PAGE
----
Ever since Bridge was founded in Kenya in 2007, appropriate levels of support and guidance for all teachers have always been a priority. We’ve always acknowledged that there’s a crisis in the classroom. We’re working towards being part of the solution, as are others. Our approach is based on data, and knowledge of what works. Evidence—not ideology—will be a key tool in navigating the political economy of workforce reforms; with consequences for those who aren’t teaching, whilst rewarding those who do. Making accountability about contribution and reward not blame, will no doubt make the profession much more appealing.
Ongoing training, support and development is a good way to keep teachers in the profession, with an emphasis on their learning as well as the child. We provide initial training for government and community teachers so that they become effectively up-skilled in teaching a classroom, as well as holding frequent ‘refresher’ courses to help teachers to learn effective techniques. Learn more about why effective teacher training is so important, here.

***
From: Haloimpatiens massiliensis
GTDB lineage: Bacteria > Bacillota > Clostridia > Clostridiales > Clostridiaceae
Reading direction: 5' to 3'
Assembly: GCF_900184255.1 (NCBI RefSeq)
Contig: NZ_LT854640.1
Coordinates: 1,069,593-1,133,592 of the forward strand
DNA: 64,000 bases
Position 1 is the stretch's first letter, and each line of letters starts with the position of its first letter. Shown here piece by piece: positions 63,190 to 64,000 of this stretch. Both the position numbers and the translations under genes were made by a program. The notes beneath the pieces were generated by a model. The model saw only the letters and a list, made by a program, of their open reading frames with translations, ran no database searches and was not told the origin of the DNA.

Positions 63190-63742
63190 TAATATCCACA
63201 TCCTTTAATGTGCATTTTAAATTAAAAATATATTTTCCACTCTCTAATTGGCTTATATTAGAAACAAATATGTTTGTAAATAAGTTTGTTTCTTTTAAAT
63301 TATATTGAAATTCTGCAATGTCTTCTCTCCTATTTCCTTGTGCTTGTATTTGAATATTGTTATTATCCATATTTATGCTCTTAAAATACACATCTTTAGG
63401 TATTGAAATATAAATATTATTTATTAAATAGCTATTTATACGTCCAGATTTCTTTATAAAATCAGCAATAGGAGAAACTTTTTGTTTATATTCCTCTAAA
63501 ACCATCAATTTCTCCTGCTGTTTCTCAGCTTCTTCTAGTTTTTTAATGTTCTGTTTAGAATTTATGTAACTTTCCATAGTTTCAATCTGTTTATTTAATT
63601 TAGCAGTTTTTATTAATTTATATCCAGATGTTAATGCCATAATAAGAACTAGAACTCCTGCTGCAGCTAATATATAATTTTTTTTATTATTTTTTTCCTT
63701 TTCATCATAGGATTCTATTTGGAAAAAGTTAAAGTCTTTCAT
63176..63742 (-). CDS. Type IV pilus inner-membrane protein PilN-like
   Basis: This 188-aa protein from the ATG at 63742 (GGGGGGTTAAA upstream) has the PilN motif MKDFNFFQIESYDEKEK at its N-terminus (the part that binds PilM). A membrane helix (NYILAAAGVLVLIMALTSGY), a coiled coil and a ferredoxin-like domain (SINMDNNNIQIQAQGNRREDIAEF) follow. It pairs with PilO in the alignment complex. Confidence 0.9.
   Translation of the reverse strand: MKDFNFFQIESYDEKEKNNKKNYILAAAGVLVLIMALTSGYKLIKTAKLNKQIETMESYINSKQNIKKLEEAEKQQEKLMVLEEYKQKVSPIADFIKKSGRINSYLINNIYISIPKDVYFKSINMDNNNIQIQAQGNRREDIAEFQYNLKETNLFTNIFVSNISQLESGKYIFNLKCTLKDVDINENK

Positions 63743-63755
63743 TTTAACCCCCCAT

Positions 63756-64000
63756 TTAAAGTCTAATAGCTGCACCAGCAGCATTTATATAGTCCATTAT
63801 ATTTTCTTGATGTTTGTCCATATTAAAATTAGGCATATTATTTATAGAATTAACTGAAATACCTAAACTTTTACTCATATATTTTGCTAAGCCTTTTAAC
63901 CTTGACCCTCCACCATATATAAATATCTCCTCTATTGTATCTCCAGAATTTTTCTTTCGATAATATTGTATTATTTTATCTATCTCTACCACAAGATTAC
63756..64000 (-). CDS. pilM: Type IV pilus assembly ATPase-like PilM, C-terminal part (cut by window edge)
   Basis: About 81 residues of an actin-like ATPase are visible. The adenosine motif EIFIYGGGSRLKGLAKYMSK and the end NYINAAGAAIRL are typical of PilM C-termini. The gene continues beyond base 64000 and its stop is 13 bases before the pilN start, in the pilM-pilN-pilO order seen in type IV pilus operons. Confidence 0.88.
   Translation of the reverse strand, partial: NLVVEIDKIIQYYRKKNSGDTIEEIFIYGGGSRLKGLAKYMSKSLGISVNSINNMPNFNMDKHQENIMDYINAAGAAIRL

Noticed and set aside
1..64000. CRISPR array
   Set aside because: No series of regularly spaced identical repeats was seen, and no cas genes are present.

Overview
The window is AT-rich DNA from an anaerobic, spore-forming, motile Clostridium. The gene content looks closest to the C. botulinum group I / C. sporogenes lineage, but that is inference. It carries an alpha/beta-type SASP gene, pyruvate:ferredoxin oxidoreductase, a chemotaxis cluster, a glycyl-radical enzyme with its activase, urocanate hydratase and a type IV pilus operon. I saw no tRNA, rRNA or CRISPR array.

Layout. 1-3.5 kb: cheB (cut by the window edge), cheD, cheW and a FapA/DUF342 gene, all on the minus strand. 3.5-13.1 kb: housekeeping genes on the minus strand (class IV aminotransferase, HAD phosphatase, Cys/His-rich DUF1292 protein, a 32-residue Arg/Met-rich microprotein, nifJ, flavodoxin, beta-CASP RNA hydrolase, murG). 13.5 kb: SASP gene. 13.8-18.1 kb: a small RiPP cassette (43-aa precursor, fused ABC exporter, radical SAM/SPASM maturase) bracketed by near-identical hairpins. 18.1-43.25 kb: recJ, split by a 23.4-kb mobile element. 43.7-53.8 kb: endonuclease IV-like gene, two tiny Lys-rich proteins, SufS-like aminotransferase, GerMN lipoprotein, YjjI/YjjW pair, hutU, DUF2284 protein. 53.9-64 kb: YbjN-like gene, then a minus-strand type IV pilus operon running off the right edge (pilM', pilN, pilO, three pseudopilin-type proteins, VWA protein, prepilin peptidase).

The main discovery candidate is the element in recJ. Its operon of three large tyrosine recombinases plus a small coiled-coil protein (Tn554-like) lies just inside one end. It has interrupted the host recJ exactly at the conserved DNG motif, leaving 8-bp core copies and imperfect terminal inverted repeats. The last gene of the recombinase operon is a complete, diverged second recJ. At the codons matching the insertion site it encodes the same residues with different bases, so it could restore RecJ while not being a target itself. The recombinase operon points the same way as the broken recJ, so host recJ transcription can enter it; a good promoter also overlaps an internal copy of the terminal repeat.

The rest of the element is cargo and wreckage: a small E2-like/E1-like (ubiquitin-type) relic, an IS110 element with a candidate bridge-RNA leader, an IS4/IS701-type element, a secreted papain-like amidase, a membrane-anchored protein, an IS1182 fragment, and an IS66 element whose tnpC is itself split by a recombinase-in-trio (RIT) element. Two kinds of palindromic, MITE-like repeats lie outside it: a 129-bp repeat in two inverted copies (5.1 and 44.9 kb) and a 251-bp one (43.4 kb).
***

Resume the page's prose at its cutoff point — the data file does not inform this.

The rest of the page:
The teachers we support receive regular feedback through having school leaders observe lessons to ensure that teachers are effectively teaching the lesson content and engaging with their pupils. This feedback allows teachers to know exactly what their strengths and weaknesses are, and how they can improve going forward. Teacher Madhavi Pilli explains below how regular feedback and coaching has helped her to grow as a teacher and deliver lessons effectively.
We must always ensure that teachers across the globe have the right amount of support in order to succeed. Often the answer is not about more money, it’s about using existing funds more effectively and putting in place frameworks and structures that will help new and existing teachers alike benefit from more training, and more support. Inspire a teacher, and you’ll inspire a child. Inspire a child, and you can change the world!